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Critically examine the impact of employment relations upon social and economic performance

Employment Relation






The UK Office of National Statistics (ONS) is responsible for the generation and distribution of statistics that are relevant to the UK population on a monthly basis. The latest statistics for the labour market indicate that there has been an increase of about 419,000 more jobs in 2015 compared to 2014. Additionally, these statistics indicate that there has been an increase in job uptake by about 177,000 people between April-June 2015 and July-September 2015. Overall, there are 31.12 million people who are currently employed in the UK. Out of this number, about 22.8 million are working full-time, which is an increase of about 273,000 people from the previous year; while 8.42 million work part-time, an increase of 146,000 people from the previous year.

The rate of employment is at a high as 73.7% of people aged between 16 and 64 years are currently employed. These statistics are compared to those of 1971 when the UK was experiencing an economic boom. However, there are still 1.75 million people who are unemployed, which is the percentage of people seeking for available work and willing to be employed. This number represents a 210,000 reduction from the previous year and a 103,000 reduction from the period between April and June. Out of the unemployed, 957,000 are men while 793,000 are women. These figures represent a reduction by 130,000 and 80,000 respectively from the previous year.

The rate of unemployment fell to a level commensurate to that of March and May 2008, before the onset of the economic downturn. The rate stands at 5.3%, which is lower than the 5.6% in the period between April and June and 6% the previous year. There are about 8.97 million people in the UK aged between 16 and 64 years who are not actively seeking employment. This represents an inactivity rate of 22% slightly lower than the rate of 22.2% the previous year. However, the rate of inactivity, representative of the number of economically inactive citizens, has not changed in the three months before January 1991.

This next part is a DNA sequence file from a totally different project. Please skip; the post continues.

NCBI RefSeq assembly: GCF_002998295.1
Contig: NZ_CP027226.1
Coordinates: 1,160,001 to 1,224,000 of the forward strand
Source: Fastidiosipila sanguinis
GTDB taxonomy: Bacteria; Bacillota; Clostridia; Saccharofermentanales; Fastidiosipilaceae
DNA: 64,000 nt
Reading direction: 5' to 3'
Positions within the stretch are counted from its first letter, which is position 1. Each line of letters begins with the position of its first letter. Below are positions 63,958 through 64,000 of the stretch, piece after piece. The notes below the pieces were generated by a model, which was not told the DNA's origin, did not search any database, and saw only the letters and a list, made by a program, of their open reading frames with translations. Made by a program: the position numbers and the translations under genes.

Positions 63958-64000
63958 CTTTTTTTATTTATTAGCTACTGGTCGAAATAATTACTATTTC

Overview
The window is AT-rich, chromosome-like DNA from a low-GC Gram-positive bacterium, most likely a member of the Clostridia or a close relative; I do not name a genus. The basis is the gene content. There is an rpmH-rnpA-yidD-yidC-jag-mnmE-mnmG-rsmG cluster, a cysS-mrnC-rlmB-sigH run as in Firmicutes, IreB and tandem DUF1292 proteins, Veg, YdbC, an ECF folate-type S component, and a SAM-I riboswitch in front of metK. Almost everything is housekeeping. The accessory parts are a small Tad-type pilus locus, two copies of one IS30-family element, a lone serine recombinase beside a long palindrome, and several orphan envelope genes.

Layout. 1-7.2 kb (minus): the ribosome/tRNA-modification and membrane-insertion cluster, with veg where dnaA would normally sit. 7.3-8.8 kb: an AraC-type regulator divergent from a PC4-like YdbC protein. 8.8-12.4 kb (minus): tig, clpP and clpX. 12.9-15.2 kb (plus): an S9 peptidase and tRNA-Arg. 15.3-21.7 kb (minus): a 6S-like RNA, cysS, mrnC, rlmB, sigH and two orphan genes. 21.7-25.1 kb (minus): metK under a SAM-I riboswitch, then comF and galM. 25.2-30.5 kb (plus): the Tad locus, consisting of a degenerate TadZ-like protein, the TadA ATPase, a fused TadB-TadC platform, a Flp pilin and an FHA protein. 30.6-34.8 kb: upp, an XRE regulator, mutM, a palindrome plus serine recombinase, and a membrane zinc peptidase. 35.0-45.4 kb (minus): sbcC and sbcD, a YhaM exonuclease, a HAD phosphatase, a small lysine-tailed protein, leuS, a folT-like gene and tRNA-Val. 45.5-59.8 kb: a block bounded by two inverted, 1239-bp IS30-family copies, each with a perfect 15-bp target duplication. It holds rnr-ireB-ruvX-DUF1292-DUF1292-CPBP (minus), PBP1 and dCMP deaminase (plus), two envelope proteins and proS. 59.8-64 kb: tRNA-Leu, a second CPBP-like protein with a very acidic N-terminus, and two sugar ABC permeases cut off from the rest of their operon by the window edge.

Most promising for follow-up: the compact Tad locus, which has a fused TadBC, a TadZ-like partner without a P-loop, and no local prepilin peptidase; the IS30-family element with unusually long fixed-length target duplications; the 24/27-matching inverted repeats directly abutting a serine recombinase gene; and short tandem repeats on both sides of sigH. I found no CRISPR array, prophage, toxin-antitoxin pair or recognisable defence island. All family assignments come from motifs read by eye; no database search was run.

Pay and bonuses in the UK increased in 2015 compared to the previous year. There was a 3% increase in aggregate pay including bonuses as well as a 2.5% increase excluding bonuses.

Employment by industry and trends in the UK economy

The recession of 2008 hit the UK hard primarily because of its industrial organisation. There is a large concentration of people in business services and the public sector. The bias is especially in finance for business services and health and education for the public sector. There was a period referred to as the Great Moderation that occurred between the 1990s and the 2000s where there was rapid growth in business and financial services. There was an expansion in output and an increase in tax revenues, which consequently led to the expansion of the public sector and in turn employment. This pattern of growth led to substantial divisions in sources of growth for the economy across different regions with London having a larger share of the high value-added sectors with a bias in finance. Conversely, the other parts of the country experienced growth primarily in the public sector.